Number and Diameter

Needle Marking Chart
Needle Marking Chart

If you are using sizes 100/16 (European/American) the 100 needles are 1mm in diameter. Thus, 90/14 needles are 0.9mm in diameter, and a 70/10 is 0.7mm in diameter. I’ve provided a helpful chart above to help you see the correlation.

Another tip to remember is this: the thicker the needles, the thicker the fabric.

Type of sewing

Different types of sewing require different sewing machine needles. If you will be embroidering or free motion sewing, then I recommend using needle sizes with a larger eyelet to prevent thread from breaking during high speed movement.

Also, you could use a sharper needle to prevent any damage or bunching to the fabric.

Do all needles fit all sewing machines?

You’ll be pleased to know that any sewing machine needle sizes purchased from a haberdashery should be compatible with any relatively modern domestic types of sewing machines.

How to read sewing machine needle sizes?

Every needle’s packaging comes with a set of two numbers on them. These numbers refer to two systems: the European system (metric) and the American system (imperial). The large numbers are European and smaller numbers are American.


The larger the number on the needles, the larger the machine needle size will be. The most common needle sizes you’ll use are 80 12 and 90 14, which are universal threading.

Fabric Type

The sewing machine needle sizes link to the fabric you are using. The larger the numbers, the thicker the fabric you can sew.

Conversely, the smaller the numbers, the finer the fabric should be, for example, 75/11 needle is for sheer fabrics, thin delicate fabrics. 100 / 16 would be outdoor and thicker fabrics and denim.

Universal Needle Size

We can see how clever the universal needle size is, because it can carry pretty much any category from a 70/10 – 90/14 and will cover most types of fabric.

But, if you are doing a specific project with specific fabric, it’s good to try and pinpoint that size and use a specific needle rather than a universal one.

How to insert a sewing machine needle?

To replace a needle, simply loosen the set screw which is usually on the right, just above where the sewing machine needle lives. Pull the needle out by moving it downwards and toward you. Insert the new needle so the scarf is facing away from you, and re-tighten the set screw.

That’s all there is to it! If you’re still stuck here’s a video that can help you.

How To: Change Needle on Sewing Machine (Sewing for Beginners)

When should I replace my sewing machine needle?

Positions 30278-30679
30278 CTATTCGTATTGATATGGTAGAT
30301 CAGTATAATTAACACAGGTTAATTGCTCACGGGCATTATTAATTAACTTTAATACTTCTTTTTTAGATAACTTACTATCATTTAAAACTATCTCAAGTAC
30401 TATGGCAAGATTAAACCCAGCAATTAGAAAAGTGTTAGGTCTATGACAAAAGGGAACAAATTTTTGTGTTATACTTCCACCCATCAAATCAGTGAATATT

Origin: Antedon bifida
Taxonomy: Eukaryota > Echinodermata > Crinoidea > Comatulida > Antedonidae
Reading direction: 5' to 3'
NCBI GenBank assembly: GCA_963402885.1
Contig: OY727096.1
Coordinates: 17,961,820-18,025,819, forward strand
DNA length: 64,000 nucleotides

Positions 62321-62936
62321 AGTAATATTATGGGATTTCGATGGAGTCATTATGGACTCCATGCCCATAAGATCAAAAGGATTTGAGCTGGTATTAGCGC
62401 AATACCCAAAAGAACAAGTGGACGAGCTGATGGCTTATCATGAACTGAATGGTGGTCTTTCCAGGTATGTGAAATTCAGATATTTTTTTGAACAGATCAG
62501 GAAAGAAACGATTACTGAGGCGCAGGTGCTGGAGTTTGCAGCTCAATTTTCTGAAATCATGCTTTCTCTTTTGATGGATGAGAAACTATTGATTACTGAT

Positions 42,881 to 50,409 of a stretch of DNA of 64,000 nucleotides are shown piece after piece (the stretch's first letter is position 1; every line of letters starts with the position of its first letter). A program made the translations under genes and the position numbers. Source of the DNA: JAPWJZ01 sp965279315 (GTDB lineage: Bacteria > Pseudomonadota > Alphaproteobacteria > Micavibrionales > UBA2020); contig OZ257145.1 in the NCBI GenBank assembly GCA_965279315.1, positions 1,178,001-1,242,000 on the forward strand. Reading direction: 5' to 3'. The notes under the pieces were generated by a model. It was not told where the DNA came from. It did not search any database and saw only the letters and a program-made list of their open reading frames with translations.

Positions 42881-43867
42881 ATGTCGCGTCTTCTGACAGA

Change the needle after sewing two or three different garments, every 8 hours, or after hitting the pin.

A bent blunt or buried needle can often cause damage to your project. Uneven or skipped stitches are usually the result of an incorrect needle size or type.

After a while of sewing, you might choose to up your sewing skills as a seamstress and play around with other fabrics and other fabrics.

If so, you’d need to change the needle for the unique purpose of the project at the time.


Needles can often break or go out of shape when trying to pierce through multiple layers of fabric or over a seam, so you’ll want a needle with a strengthened shaft if you will be sewing on thicker layers.

I don’t think needles are the place to be pinching the pennies – you want to make sure you change your needle frequently to get the best sewing results.

Needlepoint Tips

  • When replacing a sewing machine needle, it can be helpful to cover the presser foot area with a piece of paper so you don’t accidentally drop the needle down into the machine.
  • Change the needle for every project to save troubleshooting issues.
  • In my experience, all needles have performed well regardless of the brand, so try cheap or buy in bulk – they cost just pennies, and you want to have variation in sizes for each project.
  • When inserting a new needle, make sure it’s inserted correctly, else it might not sew properly. The flat side of the needle should be facing toward the back of the machine. Make sure it is all the way up in the needle clamp.
  • If your needle keeps breaking, it could be a sign that the sewing machine needle size is too small for the thickness of the fabric being sewn. In this case, make sure to change to a larger sized needle.


While figuring out what’s the right sewing machine needle for your projects might seem daunting at first, I promise it doesn’t have to be!

Mostly, a big part of sewing is dependent on what you and your machine like, but try to make sure you do have the proper needle for your fabric.

Learning Needle Sizes

Once you get to grips with sewing machine needle sizes, you’ll have upped your skills to the next level.

The sewing machine needle size isn’t something you want to overlook, as it can have a drastic impact on the overall aesthetic of your project. Thus, it’s worth spending the time to master.

If you haven’t already got one, consider adding the best dress form to your buy list so that when you do start sewing, you’ll be ready to go!

Happy sewing!